iPhone 5 the Most Problematic Launch Yet
Unsurprisingly the iPhone 5 looks set to become the most popular iPhone of all time. Although it has fallen short of industry analyst Piper Jaffray’s “worst case scenario” with “just” 5 million sales during its launch weekend, it has still been met with the same kind of fanatical enthusiasm and Apple server crashes that people have come to expect with each iPhone launch.
The new iPhone has rightly received a lot of praise from reviewers. In tests conducted by DisplayMate the screen has compared favourably to the Galaxy S3’s Super AMOLED display, and despite “only” coming with a dual core processor and 1GB RAM it has outperformed the iPhone 4S and Galaxy S3 in most benchmark tests.
But while Apple has a lot to boast about with the new iPhone and its sales performance, there is also quite a lot to be embarrassed about. Earlier iPhones have not been immune to teething problems: there was of course the problem of yellow tinted displays and “antennagate” with earlier iPhone launches, but these always seemed to be one-off technically glitches which were quickly rectified. The iPhone 5 on the other hand appears to have a whole host of problems.
The new Maps app has been roundly criticised by online reviewers and customers alike for being bug ridden and a poor imitation of the Google Maps it replaced. Problems include towns and cities named incorrectly or not named at all; train stations and bus stops not being displayed; and many local businesses appearing at incorrect locations.
Even Apple founder Steve Wozniak has stated he thinks the app is “disappointing”, although he also suggested that the problems are not as severe as some people are claiming. Apple has begun hiring new software engineers, many of whom previously worked on the development of Google Maps, to try and fix many of the issues being raised.
Even so, a lot of people can’t help but feel that Apple has rushed this app without giving it much thought or attention, and that the company has prioritised its grudge against Google ahead of customer satisfaction. Google may be working on a new Google Maps app for iOS, but it is likely to be months before this is released.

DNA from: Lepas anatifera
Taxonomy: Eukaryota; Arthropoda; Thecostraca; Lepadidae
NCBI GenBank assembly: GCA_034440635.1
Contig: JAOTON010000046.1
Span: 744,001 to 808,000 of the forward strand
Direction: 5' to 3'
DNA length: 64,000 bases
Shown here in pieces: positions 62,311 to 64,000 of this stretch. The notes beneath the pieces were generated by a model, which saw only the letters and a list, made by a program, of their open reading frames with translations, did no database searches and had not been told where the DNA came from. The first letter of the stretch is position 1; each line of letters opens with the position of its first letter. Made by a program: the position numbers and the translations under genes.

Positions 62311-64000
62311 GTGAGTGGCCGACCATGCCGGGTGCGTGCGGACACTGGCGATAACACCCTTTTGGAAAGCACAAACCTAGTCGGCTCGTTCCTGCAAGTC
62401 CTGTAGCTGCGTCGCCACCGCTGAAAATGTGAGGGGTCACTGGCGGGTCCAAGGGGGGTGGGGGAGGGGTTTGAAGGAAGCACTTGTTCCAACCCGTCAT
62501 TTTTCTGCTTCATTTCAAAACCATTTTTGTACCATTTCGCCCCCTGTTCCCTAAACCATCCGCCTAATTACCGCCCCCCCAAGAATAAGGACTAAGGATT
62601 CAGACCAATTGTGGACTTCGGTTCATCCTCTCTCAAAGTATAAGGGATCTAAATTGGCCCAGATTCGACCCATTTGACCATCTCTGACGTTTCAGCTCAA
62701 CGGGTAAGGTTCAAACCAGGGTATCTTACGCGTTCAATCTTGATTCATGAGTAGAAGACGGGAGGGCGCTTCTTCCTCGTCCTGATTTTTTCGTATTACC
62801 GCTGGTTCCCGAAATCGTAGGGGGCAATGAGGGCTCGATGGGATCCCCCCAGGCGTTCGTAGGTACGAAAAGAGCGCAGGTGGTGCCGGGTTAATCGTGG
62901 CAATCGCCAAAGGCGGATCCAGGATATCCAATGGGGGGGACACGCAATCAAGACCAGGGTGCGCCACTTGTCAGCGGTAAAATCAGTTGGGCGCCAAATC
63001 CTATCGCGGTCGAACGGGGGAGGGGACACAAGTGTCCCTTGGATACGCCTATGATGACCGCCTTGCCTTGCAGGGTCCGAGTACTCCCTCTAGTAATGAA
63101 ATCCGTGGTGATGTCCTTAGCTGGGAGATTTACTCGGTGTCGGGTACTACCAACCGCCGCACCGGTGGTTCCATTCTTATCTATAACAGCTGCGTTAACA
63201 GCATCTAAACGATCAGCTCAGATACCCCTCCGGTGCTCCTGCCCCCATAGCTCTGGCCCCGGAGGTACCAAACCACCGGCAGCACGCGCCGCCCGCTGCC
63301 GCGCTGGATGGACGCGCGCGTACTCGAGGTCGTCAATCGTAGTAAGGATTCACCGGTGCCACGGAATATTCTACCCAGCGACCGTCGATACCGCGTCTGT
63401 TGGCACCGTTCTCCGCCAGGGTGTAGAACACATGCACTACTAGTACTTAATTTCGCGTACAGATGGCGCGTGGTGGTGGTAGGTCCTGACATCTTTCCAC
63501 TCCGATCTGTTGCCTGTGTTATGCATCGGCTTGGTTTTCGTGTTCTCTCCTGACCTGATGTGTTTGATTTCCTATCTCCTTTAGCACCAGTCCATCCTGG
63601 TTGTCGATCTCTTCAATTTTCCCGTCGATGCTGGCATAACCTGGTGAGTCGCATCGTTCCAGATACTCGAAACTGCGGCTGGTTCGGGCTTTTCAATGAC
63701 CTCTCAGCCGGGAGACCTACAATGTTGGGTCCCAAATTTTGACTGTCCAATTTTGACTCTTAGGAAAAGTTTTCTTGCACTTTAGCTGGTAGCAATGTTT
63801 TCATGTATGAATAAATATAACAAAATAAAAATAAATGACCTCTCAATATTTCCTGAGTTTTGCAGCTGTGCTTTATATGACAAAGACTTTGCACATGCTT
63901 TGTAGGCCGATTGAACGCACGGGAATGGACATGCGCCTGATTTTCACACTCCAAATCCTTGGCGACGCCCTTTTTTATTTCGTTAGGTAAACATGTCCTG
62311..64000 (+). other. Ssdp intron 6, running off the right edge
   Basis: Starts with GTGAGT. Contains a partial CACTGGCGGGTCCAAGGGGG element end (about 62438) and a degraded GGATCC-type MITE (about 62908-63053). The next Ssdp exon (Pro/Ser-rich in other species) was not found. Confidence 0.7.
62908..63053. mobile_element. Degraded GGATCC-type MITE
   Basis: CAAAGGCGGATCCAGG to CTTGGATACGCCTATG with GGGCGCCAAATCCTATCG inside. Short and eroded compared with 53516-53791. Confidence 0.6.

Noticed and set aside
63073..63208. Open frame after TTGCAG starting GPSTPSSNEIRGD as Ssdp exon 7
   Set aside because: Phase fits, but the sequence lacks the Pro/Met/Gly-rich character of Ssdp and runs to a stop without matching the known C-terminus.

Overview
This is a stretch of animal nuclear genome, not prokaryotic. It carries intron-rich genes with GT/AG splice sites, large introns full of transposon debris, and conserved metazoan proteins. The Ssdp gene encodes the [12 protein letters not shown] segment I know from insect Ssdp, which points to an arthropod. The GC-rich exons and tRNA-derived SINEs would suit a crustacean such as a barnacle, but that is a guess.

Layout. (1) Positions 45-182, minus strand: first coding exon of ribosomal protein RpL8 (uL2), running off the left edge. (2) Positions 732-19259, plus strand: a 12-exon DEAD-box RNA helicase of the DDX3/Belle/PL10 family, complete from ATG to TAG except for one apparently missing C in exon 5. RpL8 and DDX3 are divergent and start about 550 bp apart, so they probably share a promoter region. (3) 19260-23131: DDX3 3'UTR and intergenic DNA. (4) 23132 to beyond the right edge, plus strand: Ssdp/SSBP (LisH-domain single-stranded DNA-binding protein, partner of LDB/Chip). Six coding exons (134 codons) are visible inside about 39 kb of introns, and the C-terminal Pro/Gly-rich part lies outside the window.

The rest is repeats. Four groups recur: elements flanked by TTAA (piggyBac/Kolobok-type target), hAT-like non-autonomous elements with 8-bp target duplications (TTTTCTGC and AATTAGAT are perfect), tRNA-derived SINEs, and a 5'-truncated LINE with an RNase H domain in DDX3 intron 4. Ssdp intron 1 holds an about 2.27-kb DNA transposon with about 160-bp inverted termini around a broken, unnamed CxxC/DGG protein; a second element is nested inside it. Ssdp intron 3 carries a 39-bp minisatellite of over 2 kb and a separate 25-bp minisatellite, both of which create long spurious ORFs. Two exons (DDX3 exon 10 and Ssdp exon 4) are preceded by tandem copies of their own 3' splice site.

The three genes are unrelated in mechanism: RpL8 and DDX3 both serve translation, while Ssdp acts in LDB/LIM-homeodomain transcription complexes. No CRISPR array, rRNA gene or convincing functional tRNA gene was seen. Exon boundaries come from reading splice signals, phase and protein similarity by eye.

But even though the new Maps app has been garnering the most attention in the media it is far from the only problem affecting the new iPhone.
Many people who have already received their handsets have complained of cosmetic damage — including scuffs and dents. The anodized aluminium used to build the iPhone 5 is much softer than the stainless steel used with the iPhone 4 and 4S, and is apparently quite easy to damage.
Prior to the official launch earlier this month, a Foxconn employee had warned that the first batches of iPhone 5s were of poor build quality. The same source also stated that the next batch, due to be shipped early next month, does not suffer from the same problems, offering some hope for people who are still waiting for their iPhone to be delivered.
In response to an email complaint made by one unhappy iPhone 5 customer, Apple’s Vice President of Marketing Phil Schiller dismissed the problem, stating that such scuffs and scratches are “normal” for aluminium products.
In-Cell LCD Problems
Problems are also being experienced with the new in-cell LCD panels. While the in-cell panels allow the iPhone 5 to be much slimmer they are also a relatively new and untested technology. TechCrunch has reported an odd “bubble effect” on some iPhone screens while others are prone to severe flickering.
But it doesn’t stop there. Users are reporting that some white iPhone 5s are subject to “light leakage”. According to Boy Genius Report, when in a darkened environment light can be seen emitting from a small crack beneath the power button.
Then there are the connectivity issues. Some users are reporting difficulty connecting to Wi-Fi networks or an inability to connect at all. As this has affected earlier iPhones updating to iOS 6 it would appear to be a software issue rather than a particular problem with the new iPhone. This means the prospect of a software fix on the horizon is quite promising, although Apple has stated that they are currently unaware of what is causing the issues.
Too Many Problems?
For a device as complex and intricate as the iPhone it is to be expected that sometimes things can go wrong, particularly when new technologies such as in-cell panels are being used. But the amount of problems being reported for the new iPhone is unprecedented, and they range from poorly designed software to a poor choice of build materials.
Although most of these problems only affect a small number of devices and many iPhones seem to be working just fine, the amount of problems arising are making a mockery of Apple’s “it just works” philosophy.
Just wish to say a big thanks to Simon who writes for the UK comparison website Best Mobile Contracts for this article.